What is the biggest lesson you have learned?

I say it every chance I can get, “Never burn a bridge.” I do business with people today that I never thought I would see again, let alone make money from.

Any words of wisdom for budding entrepreneurs?

Don’t be afraid to hire people smarter than you and make sure someone is doing the things you don’t want to do.

No. 4

Arvixe

Calabasas

Provides web hosting for small businesses, enterprises and personal websites. Founded: 2003

Revenue Growth: 200 percent

2012 Revenue: $7.8 million

Question: Where did you get the idea for your company?

Answer: (Founder and operations manager Arvand Sabetian) I started designing websites for businesses back in high school and the natural progression was to host them.

Where did you get your initial financing?

Self-financed. With the $20 to $50 per month reseller accounts available on the market, there was not a large barrier to entry to start offering such services.

What was your biggest challenge when starting your company?

Finding dedicated talent and trustworthy people to help with decision making and operations of the company as the operation grew.

What was your big break?

There was really not a single moment that I can call as the big break. However, the big break was probably during the toughest time as we grew very rapidly and had to keep up with the costs and the burdens of the growth. The initial growth spurt began shortly after I graduated from college and concentrated full-time on the company in 2009.

How has Arvixe kept up its growth?

We’ve done it by catering to every need of web developers who find it hard to work with companies catering to a wide variety of audiences. This includes providing the lowest possible price at the highest possible quality for the constituents that appreciate the value of the product we are offering (developers).

What are the future growth plans for your company?

By continuing to identify niches to cater to the needs of our largest customer demographic (developers) and to come up with creative partnerships that bring value to all parties involved to dominate the niche in question.

What is the biggest lesson you have learned?

People are everything. It is easy, even today, to get caught up in the day-to-day operation and briefly overlook the value of the individuals who have been around Arvixe for years and really make this company what it is today. Our staff members are the most important asset that Arvixe possesses.

Any words of wisdom for budding entrepreneurs?

I’ve always tried my best to have at least a high level of knowledge of what my staff is attempting or working on. This allows for a few things that I believe have been key in our growth and evolution during the growth.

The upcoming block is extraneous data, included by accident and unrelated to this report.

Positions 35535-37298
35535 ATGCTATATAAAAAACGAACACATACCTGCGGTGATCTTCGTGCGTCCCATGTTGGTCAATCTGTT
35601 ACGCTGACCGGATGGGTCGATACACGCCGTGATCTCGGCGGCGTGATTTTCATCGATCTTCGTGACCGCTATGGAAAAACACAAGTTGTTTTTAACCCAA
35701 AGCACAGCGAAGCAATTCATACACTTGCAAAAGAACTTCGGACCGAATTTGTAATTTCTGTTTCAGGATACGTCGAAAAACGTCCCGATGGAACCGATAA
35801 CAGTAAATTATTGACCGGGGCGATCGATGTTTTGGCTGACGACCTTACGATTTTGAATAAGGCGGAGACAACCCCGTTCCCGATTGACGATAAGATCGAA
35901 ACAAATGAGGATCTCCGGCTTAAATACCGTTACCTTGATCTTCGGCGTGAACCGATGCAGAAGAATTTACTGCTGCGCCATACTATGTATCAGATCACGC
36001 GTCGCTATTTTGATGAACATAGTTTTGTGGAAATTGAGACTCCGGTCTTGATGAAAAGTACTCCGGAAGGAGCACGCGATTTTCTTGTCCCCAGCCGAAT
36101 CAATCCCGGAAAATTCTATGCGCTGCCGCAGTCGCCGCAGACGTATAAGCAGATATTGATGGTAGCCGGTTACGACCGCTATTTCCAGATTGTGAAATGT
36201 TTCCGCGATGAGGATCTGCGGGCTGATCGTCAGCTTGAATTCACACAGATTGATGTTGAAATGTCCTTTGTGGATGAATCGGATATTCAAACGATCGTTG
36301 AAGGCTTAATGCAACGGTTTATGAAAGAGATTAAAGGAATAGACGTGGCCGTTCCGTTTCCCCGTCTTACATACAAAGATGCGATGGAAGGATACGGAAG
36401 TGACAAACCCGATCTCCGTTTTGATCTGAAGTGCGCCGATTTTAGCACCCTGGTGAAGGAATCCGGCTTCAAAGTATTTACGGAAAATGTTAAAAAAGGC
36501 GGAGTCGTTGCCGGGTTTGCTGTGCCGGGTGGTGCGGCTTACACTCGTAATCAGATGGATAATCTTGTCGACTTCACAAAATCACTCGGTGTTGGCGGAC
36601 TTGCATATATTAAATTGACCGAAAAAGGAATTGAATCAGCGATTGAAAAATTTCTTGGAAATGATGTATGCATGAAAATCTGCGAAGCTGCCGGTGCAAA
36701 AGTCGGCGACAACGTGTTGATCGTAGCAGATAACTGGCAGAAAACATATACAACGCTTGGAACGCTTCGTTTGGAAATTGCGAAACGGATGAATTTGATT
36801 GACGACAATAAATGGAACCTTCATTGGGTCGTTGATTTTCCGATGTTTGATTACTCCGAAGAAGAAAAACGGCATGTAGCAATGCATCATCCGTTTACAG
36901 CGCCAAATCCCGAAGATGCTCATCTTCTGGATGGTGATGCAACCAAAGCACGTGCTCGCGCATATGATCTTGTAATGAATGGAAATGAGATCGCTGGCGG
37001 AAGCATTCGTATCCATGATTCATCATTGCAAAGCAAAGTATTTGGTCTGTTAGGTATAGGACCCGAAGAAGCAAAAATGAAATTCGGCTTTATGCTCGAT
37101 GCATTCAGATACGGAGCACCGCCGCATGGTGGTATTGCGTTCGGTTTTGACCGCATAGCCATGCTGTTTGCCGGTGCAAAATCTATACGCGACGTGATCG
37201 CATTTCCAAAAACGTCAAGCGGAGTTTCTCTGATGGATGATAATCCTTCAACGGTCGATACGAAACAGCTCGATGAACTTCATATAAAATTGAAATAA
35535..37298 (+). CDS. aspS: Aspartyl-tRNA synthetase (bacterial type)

No. 5

Equis Staffing

Calabasas

A professional staffing service in the technology, IT, accounting and finance fields. Founded: 2006

Growth Rate: 197 percent

2012 Revenue: $7.9 million

Question: Where did you get the idea for your company?

Answer: (Founder and President Carrie Nebens) I’ve been in staffing for 25 years. For 12 of those years, I was an executive at a local publicly traded staffing company called On Assignment. It taught me a lot of things.

Where did you get your initial financing?

I used my own funds and investment from someone who knew the type of work I could do to help fund the company. It took $275,000 to get started. I did not take loans and was able to access a line of credit based on our financial strengths. In staffing you do need a lot of cash to get started.

What was your biggest challenge when starting your company?

A staffing company is only as good as the staff it has. Finding people who are effective at staffing, finding excellent candidates. It’s easier said than done. It remains a challenge today. Our job is like being a professional matchmaker: We have to read clients well and provide them with what they want.

What was your big break?

We are a woman-owned company – we get diversity status – that allowed us to have access to larger clients. One in particular has allowed us to have a good basis of business year-over-year to expand. Also, in the economic downtown, we were able to tough through it.

How has Equis Staffing kept up its growth?

We started out being a specialty provider in finance and accounting. The demand for tech and IT people is really great, especially in the L.A. basin. We expanded into the IT business. It helped fuel our growth because it’s in high demand.

What are the growth plans for your company?

We have room to expand within our current office. Our current office has room to probably grow two thirds, or 60- to 70-percent max. Then we’ll look to expand geographically, either in the Westside or Orange County.

What is the biggest lesson you have learned with your company?

You just always have to be on your toes. You have to question what you’re doing, make tough decisions. Get the info you need and act quickly.

Any words of wisdom for budding entrepreneurs?

Business is about executing, about making decisions, acquiring customers. You have to always be working on the edge of chaos – creating things, wanting things to happen in order to have success in what you do.

– Compiled by Jacquelinne Mejia